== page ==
Tearing Down the Walls
by Dick Kaser
When Chicago Mayor Rahm Emanuel welcomed delegates to the American Library Association’s (ALA) Annual Conference this summer, he touted an experiment his city is running to combine public and school libraries into “community” learning centers. While the economic advantages of combining facilities might seem to be a no-brainer, some argue that the missions of school and public libraries are inherently different—possibly incompatible. But as more and more public libraries take on the mantle of lifelong learning advocacy, perhaps it is only a matter of time before the walls that separate public and school libraries come tumbling down.
This back-to-school issue of Computers in Libraries is all about how librarians have removed barriers that seemed insurmountable: media that fails at the moment it needs to perform, content licensing models that might not work to lasting advantage, and systems that don’t talk to each other.
In all three cases, the solutions presented here depended on collaboration in order to create innovation:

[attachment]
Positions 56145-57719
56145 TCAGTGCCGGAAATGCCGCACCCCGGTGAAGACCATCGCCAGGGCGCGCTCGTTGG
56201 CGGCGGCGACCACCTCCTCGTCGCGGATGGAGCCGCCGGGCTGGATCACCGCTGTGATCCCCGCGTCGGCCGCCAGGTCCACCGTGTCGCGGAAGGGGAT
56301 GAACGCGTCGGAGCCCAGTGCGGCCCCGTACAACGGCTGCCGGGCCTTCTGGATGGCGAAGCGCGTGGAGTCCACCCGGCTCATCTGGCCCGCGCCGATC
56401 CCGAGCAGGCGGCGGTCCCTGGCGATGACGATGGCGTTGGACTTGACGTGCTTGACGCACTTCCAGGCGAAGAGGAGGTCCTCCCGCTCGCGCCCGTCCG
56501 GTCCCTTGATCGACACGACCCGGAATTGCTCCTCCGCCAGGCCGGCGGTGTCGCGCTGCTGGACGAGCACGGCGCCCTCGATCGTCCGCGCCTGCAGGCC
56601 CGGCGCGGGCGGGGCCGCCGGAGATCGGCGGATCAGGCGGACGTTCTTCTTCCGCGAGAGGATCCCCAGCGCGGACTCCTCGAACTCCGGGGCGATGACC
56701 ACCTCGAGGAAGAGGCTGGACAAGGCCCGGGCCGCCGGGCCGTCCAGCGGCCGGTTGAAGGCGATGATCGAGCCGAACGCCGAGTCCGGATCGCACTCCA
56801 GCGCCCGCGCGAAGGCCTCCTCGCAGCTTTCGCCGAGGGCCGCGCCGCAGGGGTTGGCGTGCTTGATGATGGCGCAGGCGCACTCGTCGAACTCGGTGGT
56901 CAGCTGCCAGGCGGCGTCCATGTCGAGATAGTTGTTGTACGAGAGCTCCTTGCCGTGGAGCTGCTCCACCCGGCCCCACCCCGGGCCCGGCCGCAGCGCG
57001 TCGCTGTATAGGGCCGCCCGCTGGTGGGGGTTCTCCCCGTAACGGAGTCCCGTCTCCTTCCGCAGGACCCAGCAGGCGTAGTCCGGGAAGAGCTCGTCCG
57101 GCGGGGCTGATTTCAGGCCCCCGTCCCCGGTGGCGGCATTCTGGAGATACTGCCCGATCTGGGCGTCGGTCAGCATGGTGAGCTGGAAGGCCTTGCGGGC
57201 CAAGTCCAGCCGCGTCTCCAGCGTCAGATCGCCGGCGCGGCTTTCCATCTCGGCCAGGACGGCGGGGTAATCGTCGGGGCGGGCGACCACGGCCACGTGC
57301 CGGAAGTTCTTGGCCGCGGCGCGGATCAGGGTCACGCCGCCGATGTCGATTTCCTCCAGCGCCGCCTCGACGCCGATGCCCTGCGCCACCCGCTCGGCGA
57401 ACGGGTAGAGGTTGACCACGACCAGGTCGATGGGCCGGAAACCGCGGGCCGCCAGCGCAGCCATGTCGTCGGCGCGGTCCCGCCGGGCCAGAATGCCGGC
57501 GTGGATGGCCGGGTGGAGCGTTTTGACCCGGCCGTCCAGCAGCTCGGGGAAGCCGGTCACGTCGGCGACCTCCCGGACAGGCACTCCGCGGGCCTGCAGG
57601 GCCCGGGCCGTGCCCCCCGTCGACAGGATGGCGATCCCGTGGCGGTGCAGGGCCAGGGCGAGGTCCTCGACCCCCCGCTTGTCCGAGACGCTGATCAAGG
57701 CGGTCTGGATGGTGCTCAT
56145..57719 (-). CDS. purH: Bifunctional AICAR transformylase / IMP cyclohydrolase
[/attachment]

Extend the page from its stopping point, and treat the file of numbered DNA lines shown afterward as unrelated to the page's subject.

- Working with vendors to get library content into the campus course management system and provide students with a seamless learning experience
- Working with IT developers to create an ebook lending system that actually permits libraries to own digital copies, and thus build a lasting collection
- Working with faculty to dodge the bullet when it comes to technology failure during live demonstrations
The whole issue just goes to show that when librarians combine their intimate knowledge of content and media with their skills in information technology, new value is almost certain to be created.
Join us for the 17th annual Internet Librarian and Internet@Schools conference next month in Monterey, Calif., where the theme is always techno innovation.